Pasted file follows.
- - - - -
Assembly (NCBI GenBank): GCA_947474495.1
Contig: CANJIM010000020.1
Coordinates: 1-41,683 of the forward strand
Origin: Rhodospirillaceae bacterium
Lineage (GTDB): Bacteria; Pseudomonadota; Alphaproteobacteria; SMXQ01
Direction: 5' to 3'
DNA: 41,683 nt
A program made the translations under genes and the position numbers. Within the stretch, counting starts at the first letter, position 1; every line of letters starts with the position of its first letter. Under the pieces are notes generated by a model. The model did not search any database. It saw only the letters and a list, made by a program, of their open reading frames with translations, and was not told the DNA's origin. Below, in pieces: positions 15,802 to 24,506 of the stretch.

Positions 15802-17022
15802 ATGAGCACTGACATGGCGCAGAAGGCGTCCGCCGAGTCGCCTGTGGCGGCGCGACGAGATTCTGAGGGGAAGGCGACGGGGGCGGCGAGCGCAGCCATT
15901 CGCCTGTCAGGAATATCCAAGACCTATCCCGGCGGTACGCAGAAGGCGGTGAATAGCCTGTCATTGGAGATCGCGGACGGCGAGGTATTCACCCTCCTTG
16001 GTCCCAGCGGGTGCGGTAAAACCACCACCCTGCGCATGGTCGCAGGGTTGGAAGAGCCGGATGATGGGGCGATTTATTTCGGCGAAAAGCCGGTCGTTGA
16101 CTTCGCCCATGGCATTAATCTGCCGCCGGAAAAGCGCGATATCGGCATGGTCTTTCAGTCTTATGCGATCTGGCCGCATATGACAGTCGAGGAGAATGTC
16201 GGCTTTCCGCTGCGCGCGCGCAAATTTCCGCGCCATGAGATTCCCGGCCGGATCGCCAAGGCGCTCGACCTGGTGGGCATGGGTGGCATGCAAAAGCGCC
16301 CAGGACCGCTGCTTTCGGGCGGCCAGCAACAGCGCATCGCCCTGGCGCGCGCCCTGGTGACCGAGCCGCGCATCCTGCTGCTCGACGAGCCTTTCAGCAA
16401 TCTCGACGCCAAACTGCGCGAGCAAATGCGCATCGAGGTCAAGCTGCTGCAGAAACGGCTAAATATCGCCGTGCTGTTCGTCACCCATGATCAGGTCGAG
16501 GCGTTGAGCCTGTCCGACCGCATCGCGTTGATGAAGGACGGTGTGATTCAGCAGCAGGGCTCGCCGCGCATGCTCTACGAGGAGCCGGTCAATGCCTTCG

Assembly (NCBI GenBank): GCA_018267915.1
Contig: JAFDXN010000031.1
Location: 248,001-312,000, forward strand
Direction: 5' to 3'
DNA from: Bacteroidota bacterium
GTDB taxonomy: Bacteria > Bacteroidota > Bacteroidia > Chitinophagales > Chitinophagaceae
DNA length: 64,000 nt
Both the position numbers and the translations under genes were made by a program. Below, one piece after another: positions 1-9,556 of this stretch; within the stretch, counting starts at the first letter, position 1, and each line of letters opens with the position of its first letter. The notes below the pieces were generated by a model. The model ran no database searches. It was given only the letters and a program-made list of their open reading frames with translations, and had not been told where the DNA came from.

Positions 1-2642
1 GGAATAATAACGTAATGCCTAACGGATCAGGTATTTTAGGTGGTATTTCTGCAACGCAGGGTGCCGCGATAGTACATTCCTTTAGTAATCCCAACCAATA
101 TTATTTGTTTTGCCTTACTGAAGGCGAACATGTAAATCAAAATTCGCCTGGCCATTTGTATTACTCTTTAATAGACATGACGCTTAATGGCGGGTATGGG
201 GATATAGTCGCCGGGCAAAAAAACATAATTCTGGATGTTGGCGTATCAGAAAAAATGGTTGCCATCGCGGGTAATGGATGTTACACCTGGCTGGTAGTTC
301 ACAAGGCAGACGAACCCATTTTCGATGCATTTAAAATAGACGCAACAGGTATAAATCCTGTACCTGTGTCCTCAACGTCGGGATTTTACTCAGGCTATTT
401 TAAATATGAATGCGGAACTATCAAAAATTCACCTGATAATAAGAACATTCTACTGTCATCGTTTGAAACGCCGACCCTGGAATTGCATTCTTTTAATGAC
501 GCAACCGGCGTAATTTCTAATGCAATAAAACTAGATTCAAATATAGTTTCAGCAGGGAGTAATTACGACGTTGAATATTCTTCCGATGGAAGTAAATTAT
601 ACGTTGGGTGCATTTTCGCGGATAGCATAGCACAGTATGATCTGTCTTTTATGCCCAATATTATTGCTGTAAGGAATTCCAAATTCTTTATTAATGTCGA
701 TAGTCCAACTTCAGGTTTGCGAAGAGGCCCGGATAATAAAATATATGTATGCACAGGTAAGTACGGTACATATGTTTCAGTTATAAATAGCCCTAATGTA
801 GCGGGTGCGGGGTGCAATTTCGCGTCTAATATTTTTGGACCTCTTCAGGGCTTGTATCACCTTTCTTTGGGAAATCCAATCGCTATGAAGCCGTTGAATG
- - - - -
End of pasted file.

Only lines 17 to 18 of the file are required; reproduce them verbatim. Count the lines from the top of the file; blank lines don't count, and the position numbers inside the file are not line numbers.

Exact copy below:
16501 GCGTTGAGCCTGTCCGACCGCATCGCGTTGATGAAGGACGGTGTGATTCAGCAGCAGGGCTCGCCGCGCATGCTCTACGAGGAGCCGGTCAATGCCTTCG

Assembly (NCBI GenBank): GCA_018267915.1